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Marriage: Children:
  1. Edward Norris: Birth: Oct 1639 in St. Mary's Co, Md. Death: ABT 1695 in Baltimore Co, Md


Notes
a. Note:   S Mother: Ann Mary Myles. Another record says he is the son of Geoffrey Norris, son of John Norris and Alice Might.
  The first of the name in the Province of Virginia was born in Congham, County Norfolk, England, circa 1608. He ran away from home when a lad of about 11 years of age and went to sea which he followed until the time of his arrival in the Province of Virginia in 1630-31. From his associated he evidently settled in Nansemond County, and being of an adventurous and roving nature he became a follower of William Claiborne in his trading adventures. It is historically well known that the earliest settlers in what later became the Province of Maryland were the members of the trading posts established by Captain William Claiborne on what was called "Kent Island," practically most of the upper Eastern Shore, in 1627. By 1633 this was quite a sizable colony, all being Church of England followers and from the Province of Virginia. In 1634 Lord Baltimore settled in St. Mary's, Maryland, and there ensued quite a controversy between Claiborne and Baltimore which can be found in other sources and need not be recapitulated here. Kent Island for all intents and purposes was considered a part of St. Mary's County with no definite separate records until October 1640. (Md. Arch. i, 39, 55, 87, 361; iii, 62, 105.) It is known that many of Claiborne's followers actually moved to St. Mary's County during the time of the Claiborne-Baltimore controversy while some of them returned to Virginia. There is record evidence that Thomas Norris was actually in St. Mary's County, Maryland, during the year 1637, i.e.,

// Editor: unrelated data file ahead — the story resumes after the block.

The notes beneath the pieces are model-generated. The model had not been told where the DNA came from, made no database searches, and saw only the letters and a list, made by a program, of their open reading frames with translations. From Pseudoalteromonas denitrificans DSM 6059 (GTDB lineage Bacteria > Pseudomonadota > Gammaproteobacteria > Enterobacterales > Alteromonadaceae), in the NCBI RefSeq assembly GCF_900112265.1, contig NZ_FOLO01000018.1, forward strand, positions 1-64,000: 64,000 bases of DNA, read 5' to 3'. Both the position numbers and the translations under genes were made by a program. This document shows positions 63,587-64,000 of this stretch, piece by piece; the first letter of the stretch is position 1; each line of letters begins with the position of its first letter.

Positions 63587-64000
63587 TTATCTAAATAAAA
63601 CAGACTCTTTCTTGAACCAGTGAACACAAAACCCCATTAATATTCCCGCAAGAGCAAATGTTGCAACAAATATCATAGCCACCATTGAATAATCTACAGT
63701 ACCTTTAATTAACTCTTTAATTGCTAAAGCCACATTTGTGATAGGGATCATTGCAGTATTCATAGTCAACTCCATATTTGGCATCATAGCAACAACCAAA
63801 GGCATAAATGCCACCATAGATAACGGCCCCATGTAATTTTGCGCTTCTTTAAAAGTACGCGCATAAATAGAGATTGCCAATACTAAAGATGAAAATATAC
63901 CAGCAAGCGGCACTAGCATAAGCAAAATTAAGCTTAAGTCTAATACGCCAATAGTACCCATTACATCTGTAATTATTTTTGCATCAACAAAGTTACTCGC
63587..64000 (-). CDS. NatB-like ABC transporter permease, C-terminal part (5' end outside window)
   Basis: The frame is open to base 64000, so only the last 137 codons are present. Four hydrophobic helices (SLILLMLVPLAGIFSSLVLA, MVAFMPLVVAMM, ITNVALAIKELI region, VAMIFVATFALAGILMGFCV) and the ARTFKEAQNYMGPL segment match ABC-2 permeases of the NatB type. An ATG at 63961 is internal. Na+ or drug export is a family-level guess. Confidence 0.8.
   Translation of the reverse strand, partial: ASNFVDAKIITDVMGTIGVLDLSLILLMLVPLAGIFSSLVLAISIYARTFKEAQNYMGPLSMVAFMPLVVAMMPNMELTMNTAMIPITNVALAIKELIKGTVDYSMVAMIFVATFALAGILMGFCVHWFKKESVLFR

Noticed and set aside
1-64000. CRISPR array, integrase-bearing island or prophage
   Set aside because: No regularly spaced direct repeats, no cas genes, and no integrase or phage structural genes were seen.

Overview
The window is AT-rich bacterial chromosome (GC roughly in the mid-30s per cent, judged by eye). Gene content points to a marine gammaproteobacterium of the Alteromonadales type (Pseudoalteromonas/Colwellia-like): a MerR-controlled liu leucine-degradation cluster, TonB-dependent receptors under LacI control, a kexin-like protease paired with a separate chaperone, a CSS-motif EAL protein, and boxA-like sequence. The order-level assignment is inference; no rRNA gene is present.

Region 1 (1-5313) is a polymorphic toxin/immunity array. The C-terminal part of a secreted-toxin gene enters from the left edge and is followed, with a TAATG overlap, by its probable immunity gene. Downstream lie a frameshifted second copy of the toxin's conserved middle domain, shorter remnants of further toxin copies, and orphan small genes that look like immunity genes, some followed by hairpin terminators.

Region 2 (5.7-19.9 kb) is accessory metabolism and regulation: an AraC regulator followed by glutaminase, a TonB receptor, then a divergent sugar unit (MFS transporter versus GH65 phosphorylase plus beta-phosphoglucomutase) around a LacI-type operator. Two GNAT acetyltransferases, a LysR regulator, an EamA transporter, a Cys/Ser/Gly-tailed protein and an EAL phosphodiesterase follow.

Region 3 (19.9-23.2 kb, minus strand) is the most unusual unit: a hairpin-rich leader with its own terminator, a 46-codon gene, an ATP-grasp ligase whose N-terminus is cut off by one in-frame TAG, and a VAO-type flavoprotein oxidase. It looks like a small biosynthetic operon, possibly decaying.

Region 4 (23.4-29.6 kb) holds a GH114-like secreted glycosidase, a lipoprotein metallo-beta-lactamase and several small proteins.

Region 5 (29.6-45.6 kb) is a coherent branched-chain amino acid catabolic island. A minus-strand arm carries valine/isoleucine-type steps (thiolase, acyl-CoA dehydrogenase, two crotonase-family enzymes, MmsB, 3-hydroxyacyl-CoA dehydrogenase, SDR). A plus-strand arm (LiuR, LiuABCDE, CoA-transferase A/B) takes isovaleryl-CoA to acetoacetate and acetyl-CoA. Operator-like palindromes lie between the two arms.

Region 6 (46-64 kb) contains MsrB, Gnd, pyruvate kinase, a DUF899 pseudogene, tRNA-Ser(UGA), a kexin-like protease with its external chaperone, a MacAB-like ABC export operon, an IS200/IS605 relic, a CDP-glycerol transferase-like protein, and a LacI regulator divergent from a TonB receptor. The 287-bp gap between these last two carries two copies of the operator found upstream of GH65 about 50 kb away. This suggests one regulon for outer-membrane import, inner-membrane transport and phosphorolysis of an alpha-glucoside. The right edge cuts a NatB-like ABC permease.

1. Thomas was married during the year 1637 to Ann, daughter of Thomas Hynson, of Nansemond County, Virginia, and Kent Island, Maryland, and transported her to St. Mary's County, Maryland, in that year. (Records Annapolis 1637)